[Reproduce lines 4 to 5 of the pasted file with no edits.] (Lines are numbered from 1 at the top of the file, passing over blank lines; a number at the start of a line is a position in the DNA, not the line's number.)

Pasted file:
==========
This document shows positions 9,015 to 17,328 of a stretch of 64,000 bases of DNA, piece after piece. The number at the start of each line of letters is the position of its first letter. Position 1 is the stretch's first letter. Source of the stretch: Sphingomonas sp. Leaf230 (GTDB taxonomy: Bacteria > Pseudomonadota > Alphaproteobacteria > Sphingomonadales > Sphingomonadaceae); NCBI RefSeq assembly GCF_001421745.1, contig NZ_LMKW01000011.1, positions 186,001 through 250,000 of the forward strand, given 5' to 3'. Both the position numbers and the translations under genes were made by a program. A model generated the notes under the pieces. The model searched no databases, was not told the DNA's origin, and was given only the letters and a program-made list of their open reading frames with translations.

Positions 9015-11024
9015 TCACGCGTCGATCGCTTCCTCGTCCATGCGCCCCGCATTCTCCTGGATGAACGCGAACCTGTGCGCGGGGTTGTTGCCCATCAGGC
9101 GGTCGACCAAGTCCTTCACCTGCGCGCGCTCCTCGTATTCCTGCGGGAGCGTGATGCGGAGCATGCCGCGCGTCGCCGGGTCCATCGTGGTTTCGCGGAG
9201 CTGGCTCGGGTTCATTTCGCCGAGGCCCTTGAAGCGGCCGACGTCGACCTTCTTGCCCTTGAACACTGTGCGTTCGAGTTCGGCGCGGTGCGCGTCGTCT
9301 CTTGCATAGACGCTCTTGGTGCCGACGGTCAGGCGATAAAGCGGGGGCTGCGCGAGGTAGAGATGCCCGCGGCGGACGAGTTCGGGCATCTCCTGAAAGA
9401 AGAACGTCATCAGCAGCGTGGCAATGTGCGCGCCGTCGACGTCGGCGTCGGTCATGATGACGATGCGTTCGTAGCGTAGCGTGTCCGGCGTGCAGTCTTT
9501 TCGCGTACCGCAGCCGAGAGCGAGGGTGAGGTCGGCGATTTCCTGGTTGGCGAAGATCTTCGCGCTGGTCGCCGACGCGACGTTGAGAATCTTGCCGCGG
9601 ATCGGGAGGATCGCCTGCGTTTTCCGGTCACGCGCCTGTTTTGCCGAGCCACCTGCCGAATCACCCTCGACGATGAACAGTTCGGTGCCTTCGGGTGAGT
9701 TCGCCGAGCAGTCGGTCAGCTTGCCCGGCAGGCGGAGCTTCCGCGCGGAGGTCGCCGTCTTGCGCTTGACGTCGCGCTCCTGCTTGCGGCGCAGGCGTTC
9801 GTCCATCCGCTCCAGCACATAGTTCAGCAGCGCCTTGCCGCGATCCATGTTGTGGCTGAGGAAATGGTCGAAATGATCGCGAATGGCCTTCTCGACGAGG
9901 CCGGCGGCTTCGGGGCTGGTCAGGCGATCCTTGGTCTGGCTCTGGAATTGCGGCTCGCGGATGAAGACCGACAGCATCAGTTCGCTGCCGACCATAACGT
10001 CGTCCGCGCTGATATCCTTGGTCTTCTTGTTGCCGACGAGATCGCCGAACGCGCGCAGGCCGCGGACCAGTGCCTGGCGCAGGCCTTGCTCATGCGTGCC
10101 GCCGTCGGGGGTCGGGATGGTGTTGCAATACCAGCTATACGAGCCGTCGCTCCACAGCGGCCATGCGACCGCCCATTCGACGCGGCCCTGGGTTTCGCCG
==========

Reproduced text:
9101 GGTCGACCAAGTCCTTCACCTGCGCGCGCTCCTCGTATTCCTGCGGGAGCGTGATGCGGAGCATGCCGCGCGTCGCCGGGTCCATCGTGGTTTCGCGGAG
9201 CTGGCTCGGGTTCATTTCGCCGAGGCCCTTGAAGCGGCCGACGTCGACCTTCTTGCCCTTGAACACTGTGCGTTCGAGTTCGGCGCGGTGCGCGTCGTCT